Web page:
One benefit is that our growing roster of top physicians and scientists has markedly improved our collaboration with pharmaceutical companies, providing our patients with access to more cutting-edge clinical trials. When I arrived, it could take up to 250 days to launch a new clinical trial. Today, on average, it takes less than 95 days. Thanks to the leadership of Daniel C. Cho, MD, who directs our Phase 1 Drug Development Program, we’ve gone from having two phase 1 clinical trials in 2015 to over 100 this year. Overall, the size of our clinical trials office has tripled since 2014.
Another huge benefit is enhanced clinical services. For example, with the recruitment of renowned hematologist–oncologist Samer Al-Homsi, MD, MBA, director of the Blood and Marrow Transplant Program, we’ve now built an elite team capable of tackling the most complex cases of blood cancer. This year, we’re on track to perform more than 100 bone marrow transplants, most of them allogeneic, meaning that a patient receives stem cells from a donor instead of himself.
Did that shift help attract the $75 million donation from an anonymous donor to fund a new Center for Blood Cancers, announced in February?
I’m sure it helped. The Center for Blood Cancers will also have a new focus on advancing treatments for multiple myeloma, a blood cancer originating in the bone marrow that kills nearly 13,000 Americans each year. We’ve recruited two top experts in the field and plan to expand our multiple myeloma clinical trial efforts.
Perlmutter Cancer Center is now the third NCI-designated comprehensive cancer center in New York City. How does that concentration of expertise motivate you?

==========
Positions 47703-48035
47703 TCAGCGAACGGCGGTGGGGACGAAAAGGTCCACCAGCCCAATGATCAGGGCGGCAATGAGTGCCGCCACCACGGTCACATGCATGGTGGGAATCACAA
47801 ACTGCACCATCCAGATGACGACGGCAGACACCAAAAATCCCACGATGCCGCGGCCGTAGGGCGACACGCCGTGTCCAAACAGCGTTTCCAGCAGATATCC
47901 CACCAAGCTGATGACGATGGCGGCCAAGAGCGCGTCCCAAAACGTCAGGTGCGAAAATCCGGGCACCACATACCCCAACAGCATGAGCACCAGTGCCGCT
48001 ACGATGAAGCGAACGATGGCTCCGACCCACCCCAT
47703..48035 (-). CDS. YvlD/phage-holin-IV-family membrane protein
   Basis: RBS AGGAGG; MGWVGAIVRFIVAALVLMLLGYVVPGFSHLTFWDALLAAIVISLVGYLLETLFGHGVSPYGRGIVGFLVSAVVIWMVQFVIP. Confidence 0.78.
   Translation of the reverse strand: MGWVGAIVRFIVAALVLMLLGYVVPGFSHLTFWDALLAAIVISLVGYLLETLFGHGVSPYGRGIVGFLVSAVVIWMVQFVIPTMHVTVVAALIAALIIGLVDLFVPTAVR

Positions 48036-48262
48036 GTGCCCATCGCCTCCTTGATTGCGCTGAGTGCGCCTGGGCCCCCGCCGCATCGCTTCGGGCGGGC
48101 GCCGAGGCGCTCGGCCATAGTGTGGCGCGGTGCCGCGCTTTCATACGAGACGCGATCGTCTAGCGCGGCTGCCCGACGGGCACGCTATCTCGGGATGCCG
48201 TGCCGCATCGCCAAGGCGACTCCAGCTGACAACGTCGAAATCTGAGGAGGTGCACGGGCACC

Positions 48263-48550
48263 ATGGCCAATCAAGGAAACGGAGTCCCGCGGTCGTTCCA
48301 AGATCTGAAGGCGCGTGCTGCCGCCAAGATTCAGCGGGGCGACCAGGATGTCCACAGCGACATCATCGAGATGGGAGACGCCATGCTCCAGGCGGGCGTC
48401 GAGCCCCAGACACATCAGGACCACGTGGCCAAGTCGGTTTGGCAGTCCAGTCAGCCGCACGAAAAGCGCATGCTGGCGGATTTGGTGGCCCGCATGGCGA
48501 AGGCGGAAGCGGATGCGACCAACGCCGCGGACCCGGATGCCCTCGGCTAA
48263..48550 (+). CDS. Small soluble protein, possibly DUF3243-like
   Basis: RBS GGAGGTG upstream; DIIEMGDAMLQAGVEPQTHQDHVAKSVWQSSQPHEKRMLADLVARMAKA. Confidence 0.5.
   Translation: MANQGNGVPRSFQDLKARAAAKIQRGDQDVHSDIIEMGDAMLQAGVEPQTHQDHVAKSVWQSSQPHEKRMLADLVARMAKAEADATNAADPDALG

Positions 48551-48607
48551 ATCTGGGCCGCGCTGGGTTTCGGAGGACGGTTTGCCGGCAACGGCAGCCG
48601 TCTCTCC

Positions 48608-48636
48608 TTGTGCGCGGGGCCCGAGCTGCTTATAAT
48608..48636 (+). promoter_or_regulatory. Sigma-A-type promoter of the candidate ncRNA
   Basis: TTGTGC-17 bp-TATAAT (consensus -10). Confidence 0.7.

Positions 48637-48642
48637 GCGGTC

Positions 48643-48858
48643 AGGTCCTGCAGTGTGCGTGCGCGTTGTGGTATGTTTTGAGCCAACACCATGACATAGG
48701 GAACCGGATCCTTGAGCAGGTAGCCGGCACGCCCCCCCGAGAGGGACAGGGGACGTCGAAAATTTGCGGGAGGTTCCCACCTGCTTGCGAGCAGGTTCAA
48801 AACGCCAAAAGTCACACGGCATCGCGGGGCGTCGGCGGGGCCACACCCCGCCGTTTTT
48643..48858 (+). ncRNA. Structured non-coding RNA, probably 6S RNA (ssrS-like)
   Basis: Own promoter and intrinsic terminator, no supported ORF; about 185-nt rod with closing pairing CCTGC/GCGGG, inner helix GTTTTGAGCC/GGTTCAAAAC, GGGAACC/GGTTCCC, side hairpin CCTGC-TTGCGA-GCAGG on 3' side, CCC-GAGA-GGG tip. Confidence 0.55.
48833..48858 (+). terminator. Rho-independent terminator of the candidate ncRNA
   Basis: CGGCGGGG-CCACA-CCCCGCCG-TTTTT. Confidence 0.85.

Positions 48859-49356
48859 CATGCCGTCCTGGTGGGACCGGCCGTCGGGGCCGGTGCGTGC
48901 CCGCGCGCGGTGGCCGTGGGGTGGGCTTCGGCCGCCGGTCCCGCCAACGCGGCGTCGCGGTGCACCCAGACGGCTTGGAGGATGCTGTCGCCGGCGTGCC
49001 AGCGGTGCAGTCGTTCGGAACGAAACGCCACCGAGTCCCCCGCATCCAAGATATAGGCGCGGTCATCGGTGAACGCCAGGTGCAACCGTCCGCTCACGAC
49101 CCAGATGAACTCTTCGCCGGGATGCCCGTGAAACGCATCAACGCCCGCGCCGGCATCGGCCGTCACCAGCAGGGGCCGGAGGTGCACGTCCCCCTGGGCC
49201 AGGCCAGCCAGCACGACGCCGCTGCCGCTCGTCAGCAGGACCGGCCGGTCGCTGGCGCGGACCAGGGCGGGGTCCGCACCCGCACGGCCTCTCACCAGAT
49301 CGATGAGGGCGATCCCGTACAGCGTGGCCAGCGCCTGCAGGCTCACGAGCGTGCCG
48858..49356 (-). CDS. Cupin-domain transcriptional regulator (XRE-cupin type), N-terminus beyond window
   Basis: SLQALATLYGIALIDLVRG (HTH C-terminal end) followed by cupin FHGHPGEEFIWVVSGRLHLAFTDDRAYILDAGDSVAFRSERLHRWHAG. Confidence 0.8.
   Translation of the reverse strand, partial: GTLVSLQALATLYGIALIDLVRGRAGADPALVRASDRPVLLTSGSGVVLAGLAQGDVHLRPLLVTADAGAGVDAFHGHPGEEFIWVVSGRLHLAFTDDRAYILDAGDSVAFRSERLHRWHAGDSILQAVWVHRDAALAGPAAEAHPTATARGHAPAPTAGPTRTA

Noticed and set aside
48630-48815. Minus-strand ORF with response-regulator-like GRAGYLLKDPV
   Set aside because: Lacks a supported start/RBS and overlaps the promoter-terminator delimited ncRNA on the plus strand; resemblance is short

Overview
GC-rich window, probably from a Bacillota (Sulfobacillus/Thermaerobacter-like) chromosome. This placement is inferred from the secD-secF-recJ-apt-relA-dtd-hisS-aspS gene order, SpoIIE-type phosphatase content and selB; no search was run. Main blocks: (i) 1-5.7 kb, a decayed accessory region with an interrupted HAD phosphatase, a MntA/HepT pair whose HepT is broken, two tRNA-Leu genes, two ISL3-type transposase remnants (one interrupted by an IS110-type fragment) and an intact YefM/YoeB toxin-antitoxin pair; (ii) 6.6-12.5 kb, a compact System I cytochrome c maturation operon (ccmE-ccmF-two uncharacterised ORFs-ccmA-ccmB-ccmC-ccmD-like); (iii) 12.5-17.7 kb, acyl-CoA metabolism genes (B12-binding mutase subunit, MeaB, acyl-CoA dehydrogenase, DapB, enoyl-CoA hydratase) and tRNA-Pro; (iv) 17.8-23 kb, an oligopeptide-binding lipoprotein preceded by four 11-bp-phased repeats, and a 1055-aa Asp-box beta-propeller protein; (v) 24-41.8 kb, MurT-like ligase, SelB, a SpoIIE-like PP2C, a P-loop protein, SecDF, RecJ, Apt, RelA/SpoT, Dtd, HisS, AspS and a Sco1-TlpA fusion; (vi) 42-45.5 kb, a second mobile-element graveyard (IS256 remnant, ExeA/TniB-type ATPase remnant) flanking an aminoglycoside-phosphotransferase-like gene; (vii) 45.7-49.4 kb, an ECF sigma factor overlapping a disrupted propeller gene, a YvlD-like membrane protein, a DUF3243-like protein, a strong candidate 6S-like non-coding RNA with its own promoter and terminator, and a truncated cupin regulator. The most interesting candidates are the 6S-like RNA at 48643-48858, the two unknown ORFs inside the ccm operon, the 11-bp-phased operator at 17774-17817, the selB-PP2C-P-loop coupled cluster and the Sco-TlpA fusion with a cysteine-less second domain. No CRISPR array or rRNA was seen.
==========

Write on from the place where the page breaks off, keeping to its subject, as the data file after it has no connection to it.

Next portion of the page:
Scientific research has always been, in my opinion, the most collaborative enterprise in the United States. That said, NYU Langone also competes with other research institutions. It’s that tension between collaboration and competition that drives progress in research. The reality is that people in my lab work harder knowing that somebody else might be working on the same thing. I do, too. It’s a good thing, a healthy thing. Humans thrive on competition. But as scientists we also thrive on the exchange of information. So our researchers will always collaborate with their counterparts here in New York City and beyond.
Do you see personalized medicine as the future of cancer therapy?
No two cancers are the same. In some types of cancer, no two cancer cells are the same. But it’s also true that no two humans are the same, even identical twins, and yet they still share common traits. Similarly, there are generally describable principles about cancers that apply to genetics and even the host response, which means you don’t necessarily need individualized therapy for every patient.
The truth is that we’ve made great progress in our understanding of cancer genetics. We know most of the genes that contribute to various types of tumors at the research level. What we haven’t fully figured out is how to apply that knowledge clinically to optimally treat most cancers. That remains a very active area of our research.